Stone of the Week - Goldstone

Monday, June 2, 2008
Despite the inclusion of ‘stone’ in its name, goldstone is actually manmade – and is one of my favorite ‘fake’ stones! Goldstone is a type of glass with copper added to it. During the process of creating this glass, the copper will precipitate forming tiny crystalline clusters. Thus the little sparkles seen in goldstone are these little clusters of copper. This manmade glass can then be used for the creation of beads or other objects just like natural gemstones. Goldstone is also sometimes sold under the name ‘brown/blue sandstone’, ‘adventurine glass’, or ‘monkstone’ (for reasons discussed below).

Goldstone is actually a manmade glass that can to some effect resemble natural stone.

Other than knowing that goldstone is created by the precipitation of copper in glass, the process is a fairly guarded secret. It is known that the process is a slow one, and must be created in small batches, hence why it is more valuable than many other glass beads. There are several varieties of goldstone to be found, based on color. The most common is the reddish-brown goldstone, which gets its color from the copper – the glass itself has no color. Another type is the blue/purple color, which does have colored glass to give the blue and purple colors, with sparkles that take on a silver color. The rarest is the green goldstone, which is made with a dark green colored glass and has light green sparkles.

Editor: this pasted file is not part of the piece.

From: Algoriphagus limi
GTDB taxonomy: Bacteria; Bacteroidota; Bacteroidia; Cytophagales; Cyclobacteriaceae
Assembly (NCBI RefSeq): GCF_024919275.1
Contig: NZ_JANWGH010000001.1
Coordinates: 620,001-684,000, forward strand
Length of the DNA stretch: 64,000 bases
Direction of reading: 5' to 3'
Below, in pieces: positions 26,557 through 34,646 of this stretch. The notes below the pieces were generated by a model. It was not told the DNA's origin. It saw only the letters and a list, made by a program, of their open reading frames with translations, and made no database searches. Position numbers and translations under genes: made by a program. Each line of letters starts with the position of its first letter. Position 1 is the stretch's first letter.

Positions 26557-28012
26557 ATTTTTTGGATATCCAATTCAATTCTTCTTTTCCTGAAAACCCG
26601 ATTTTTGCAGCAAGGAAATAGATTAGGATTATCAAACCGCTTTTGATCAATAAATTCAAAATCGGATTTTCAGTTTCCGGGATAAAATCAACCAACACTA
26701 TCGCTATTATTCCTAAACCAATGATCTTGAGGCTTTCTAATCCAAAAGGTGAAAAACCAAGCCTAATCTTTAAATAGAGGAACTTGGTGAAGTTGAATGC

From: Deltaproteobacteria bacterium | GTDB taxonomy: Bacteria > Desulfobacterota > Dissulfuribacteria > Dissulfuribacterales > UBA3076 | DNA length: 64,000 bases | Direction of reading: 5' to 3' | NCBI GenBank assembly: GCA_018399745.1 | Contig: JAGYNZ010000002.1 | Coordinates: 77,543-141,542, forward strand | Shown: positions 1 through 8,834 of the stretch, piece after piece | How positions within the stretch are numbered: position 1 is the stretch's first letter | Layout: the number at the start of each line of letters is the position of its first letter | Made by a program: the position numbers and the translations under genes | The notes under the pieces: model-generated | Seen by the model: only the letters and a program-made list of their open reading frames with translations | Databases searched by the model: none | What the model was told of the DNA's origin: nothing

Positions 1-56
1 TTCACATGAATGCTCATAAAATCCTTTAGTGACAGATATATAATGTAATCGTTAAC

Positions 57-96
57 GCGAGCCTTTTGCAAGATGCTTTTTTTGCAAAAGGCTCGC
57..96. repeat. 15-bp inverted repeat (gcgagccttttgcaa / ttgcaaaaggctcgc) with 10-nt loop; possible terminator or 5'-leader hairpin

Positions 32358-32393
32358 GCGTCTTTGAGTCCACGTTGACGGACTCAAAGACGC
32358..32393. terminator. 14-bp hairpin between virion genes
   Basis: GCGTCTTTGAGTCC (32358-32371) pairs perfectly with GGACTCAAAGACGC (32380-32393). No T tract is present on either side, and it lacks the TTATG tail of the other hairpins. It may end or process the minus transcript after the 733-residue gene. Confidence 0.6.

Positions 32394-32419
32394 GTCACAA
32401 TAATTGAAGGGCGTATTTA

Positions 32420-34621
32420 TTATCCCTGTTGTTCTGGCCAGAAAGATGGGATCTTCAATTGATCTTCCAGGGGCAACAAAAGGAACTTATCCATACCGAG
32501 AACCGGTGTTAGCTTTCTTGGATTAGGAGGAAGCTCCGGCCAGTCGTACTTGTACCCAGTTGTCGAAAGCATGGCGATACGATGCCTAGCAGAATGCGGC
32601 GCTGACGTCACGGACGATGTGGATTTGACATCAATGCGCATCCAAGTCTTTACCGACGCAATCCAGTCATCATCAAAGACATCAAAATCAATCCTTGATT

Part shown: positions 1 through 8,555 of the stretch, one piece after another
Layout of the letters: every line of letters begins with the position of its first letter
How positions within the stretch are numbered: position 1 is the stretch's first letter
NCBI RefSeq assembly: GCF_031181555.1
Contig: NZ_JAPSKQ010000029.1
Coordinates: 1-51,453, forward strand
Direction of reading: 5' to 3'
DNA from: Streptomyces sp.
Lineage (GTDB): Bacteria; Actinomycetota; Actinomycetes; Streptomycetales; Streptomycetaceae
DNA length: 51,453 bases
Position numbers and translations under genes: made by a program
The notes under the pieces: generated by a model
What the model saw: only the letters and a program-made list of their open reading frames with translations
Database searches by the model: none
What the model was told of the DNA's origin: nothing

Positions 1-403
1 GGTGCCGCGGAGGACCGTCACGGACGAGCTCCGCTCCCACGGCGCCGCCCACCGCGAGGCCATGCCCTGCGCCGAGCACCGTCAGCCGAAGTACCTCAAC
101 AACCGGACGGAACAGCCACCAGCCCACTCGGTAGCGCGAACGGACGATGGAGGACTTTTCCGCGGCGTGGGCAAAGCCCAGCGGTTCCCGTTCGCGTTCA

Goldstone comes in several colors: reddish brown (most common), blue, purple, and green (rarest).

Since the actual process of creating goldstone has been kept pretty secret, there is some debate as to how it was initially created. Some say it was discovered in Venice, Italy by the Miotti family, and has since continued to be a desirable element in jewelry work. Myth has it that Italian monks accidentally discovered it centuries ago. It is said that while working on creating glass windows, copper shavings were spilled into the vat of glass. At first they thought the batch was ruined, but the result was this beautiful sparking glass instead! (Sadly, someone has decided to scam people using this myth in conjunction with the misinformation that goldstone is a natural stone, by setting up a “tour” of an old monastery in Italy where people can go in and pick pieces of goldstone up off the ground!)

Goldstone can be manipulated much like natural stone, creating chips, beads, and figures.

If there's a stone you would like to know more about - drop me a line! Have a mystery stone? Feel free to post a comment about it, including a link to a picture, and it could be featured on this blog!

Goldstone Facts:
Chemical composition: Glass and Copper (SiO2 with Cu)
Color: reddish brown (most common), blue, purple, green (rarest)


Wikipedia – Goldstone.

Lapidary Digest.